Modern geology and the growth of our Department arrived with the new century and the appointment of EDMUND GARWOOD to the chair in 1901. He was another alpinist who, to add to his early crossing of Spitzbergen, had also completed one of the first ascents of Kanchenjunga in the Himalayas. He applied this same vigour to mapping the Carboniferous of northern England - a project in which he involved many of the undergraduate student classes. One of these students was the Marie Stopes who in 1904 founded what later became the GREENOUGH CLUB, with the inspiring motto of Fun, Fieldwork and Fitness. She later became an eminent palaeobotanist and a celebrated, and highly controversial, pioneer in the field of female emancipation and family planning. By 1912 Garwood had mapped from Craven to Cumberland and had initiated a long-running research team of postgraduate studies. The success of the Garwood years depended to a great degree on the dedicated teaching of Miss Edith Goodyear, who remained in the Department until the Second World War. She it was who reorganised the old Departmental museum, a part of which survives today. This was based on Greenough's magnificent collection, together with donations by Murchison, Morris and (later) Garwood himself. To this was added in 1920 the unique collection of vulcanological specimens, books, photographs and prints left in trust by H. Johnston-Lavis, a physician practising in Naples and an intrepid amateur vulcanologist, who had formerly been influenced by John Morris. 

Garwood's successor was W. R. B. KING, a highly distinguished military geologist, who came to University College in 1931. He was a tunnelling and mining strategist on the Western Front and later went on to serve as technical adviser to the War Office on the Normandy Landings. During the War years and after, the Department was evacuated to Aberystwyth, and L. J. CHUBB deputised as acting Head of Department. 

In 1950 SYDNEY HOLLINGWORTH came to Gower Street from the Geological Survey, and thus was established a pattern of teaching built upon his flair for field mapping and challenging debate. A field geologist par excellence, Hollingworth's research culminated in his work on the geomorphology of the Chilean Andes, on which he worked right up until his death in 1966, and indeed his ashes were scattered in the Atacama Desert. 
Changing times and new directions in Geology meant fresh challenges for Hollingworth's successors, DESMOND DONOVAN, a palaeontologist, and, from 1982-92, MIKE AUDLEY-CHARLES, another field geologist, whose special study was the structure and evolution of South East Asia. As a result of an extensive rationalisation of the provision of geology within the University of London, the Department of Geology at Queen Mary College, merged with the UCL department on the Bloomsbury site in 1983.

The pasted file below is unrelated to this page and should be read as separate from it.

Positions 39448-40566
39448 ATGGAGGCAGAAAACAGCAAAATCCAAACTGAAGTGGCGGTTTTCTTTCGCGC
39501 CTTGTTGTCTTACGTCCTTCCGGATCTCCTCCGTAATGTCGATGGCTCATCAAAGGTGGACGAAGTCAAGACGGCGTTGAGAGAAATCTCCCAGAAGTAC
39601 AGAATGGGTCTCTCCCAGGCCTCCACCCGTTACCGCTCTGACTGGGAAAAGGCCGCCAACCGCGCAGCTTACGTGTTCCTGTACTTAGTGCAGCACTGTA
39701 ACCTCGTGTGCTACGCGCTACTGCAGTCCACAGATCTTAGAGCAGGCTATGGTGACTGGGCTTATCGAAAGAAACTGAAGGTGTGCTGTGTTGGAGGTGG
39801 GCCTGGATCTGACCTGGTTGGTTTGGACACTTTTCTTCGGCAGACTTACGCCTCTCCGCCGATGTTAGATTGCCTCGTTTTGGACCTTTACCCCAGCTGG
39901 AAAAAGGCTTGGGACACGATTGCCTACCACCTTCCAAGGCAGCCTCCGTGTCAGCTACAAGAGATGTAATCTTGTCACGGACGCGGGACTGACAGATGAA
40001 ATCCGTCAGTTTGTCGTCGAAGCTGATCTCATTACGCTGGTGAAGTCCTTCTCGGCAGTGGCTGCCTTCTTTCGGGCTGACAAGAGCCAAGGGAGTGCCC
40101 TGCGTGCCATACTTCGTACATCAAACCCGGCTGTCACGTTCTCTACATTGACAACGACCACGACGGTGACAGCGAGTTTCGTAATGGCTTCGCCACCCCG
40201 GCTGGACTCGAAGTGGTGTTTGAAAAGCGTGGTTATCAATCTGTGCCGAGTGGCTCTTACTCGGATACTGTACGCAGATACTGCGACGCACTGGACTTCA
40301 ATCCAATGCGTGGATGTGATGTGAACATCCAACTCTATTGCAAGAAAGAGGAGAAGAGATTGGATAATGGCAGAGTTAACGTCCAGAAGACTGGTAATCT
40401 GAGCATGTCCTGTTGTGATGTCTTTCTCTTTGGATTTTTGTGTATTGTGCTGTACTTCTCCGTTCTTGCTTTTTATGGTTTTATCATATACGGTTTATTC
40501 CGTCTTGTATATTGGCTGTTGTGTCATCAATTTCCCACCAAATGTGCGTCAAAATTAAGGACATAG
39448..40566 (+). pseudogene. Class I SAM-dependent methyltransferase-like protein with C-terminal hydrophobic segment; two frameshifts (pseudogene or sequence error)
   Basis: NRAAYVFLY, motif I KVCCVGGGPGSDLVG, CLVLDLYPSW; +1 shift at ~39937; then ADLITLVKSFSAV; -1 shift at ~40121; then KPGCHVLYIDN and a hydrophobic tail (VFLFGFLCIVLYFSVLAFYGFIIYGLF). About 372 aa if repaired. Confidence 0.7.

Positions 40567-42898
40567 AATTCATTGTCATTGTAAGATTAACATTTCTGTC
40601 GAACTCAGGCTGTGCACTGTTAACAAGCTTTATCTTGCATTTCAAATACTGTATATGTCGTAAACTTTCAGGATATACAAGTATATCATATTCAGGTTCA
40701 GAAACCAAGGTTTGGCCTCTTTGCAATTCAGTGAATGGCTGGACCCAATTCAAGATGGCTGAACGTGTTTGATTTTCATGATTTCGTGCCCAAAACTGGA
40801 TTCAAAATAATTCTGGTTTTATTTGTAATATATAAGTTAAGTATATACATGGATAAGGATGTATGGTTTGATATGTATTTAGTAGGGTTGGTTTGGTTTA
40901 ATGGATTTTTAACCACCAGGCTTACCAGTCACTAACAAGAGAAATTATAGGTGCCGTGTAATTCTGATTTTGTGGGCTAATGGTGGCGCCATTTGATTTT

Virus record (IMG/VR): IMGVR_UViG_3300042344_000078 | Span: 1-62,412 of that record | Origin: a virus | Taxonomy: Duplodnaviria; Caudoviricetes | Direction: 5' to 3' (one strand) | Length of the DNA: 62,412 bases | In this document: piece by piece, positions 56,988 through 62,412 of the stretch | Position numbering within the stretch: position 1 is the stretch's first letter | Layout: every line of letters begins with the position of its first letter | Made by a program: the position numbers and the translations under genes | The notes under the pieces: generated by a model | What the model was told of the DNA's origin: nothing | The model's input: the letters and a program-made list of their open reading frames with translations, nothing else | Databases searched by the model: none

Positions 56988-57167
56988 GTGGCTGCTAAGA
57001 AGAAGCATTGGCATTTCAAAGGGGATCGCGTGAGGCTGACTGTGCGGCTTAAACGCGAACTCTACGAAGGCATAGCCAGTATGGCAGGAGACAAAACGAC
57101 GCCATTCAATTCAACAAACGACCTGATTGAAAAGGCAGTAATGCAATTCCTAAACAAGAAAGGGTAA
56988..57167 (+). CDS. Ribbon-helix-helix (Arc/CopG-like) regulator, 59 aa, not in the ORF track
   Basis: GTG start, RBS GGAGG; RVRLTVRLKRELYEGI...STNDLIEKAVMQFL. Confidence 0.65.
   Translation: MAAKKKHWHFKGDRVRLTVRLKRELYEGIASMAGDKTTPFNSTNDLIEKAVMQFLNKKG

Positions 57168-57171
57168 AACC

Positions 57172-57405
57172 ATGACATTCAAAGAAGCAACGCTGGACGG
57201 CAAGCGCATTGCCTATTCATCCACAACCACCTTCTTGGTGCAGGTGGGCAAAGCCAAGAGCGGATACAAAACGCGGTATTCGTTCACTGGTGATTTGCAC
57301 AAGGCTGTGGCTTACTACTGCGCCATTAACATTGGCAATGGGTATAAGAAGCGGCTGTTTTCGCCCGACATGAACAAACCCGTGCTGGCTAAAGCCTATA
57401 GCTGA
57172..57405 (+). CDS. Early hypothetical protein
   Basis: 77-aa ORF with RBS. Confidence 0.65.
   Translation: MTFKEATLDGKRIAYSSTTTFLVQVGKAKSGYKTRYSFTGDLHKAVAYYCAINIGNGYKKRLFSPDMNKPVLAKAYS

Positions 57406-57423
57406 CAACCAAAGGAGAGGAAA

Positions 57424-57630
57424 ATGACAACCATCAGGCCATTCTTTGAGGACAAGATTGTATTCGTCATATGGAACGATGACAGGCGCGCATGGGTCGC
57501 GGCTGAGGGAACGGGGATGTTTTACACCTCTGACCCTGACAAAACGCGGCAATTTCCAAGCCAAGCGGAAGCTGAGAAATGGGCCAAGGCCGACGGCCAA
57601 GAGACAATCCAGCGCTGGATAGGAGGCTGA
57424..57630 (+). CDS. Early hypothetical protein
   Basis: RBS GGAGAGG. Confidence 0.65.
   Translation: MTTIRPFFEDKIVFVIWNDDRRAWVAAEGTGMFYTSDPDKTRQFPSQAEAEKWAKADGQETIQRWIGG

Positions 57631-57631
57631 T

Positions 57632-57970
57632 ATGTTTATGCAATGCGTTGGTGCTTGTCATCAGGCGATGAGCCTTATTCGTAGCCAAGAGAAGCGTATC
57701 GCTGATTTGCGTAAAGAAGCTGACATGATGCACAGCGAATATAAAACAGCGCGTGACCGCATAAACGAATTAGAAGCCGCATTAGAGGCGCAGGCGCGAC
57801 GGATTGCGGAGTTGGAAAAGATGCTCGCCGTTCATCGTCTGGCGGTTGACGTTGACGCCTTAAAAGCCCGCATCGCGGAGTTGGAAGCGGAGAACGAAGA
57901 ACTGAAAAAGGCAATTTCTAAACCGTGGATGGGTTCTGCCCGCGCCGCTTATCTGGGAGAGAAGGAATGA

This merger was the first stage in the expansion of the Department, which has continued over the past two decades. The Department has grown both in personnel and student numbers, and in the scale and scope of its research work. The traditional forms of Geology that were the staples in the days of Garwood and his predecessors are now augmented by fundamental research work in a much wider range of "Earth Science" disciplines. Our great diversity of scientific activity, has been further enhanced by the arrival in 1990 on campus of the Geology (now Earth Sciences) Department of Birkbeck College (with whom we now constitute a joint Research School). Today the School is one of the largest groupings of Geologists and Earth Scientists in the UK, with over 35 Academic Staff, 30 Research Fellows and 70 PhD Students. Our research strengths now lie in a very wide range of areas including: Crystallography and Mineral Physics, Climate Change, Environmental Geoscience, Geochemistry, Geohzards, Hydrogeology, Ice Physics, Micropalaeontology, Palaeomagnetics, Petrology, Planetary Sciences, Neotectonics, Rock Physics, Sedimentology, Seismology, Solid Earth Geophysics, Stratigraphy and Basin Analysis, Structural Geology, Thermotectonics and Lithospheric Evolution, and Volcanology. The Department underwent a name change in September 2002 to Earth Sciences, reflecting the diversity of the research and teaching.

HEADS OF DEPARTMENT:  
Thomas Webster (1841-1844)
Andrew Ramsay (1847-1851)
John Morris  (1854-1877)
T .C. Bonney   (1877-1901)
Edmund Garwood (1901-1931)
W.B.R. King   (1931-1950)
Sydney Hollingworth (1950-1966)
Desmond Donovan (1966-1982)
M.G. Audley-Charles (1982-1992)
G. David Price (1992-2002)
J.P. Platt (2002-2004)
G. David Price (2004-2005)
Duncan Wingham (2005-2009)
Phil Meredith (2009-2013)
 Lars Stixrude current HoD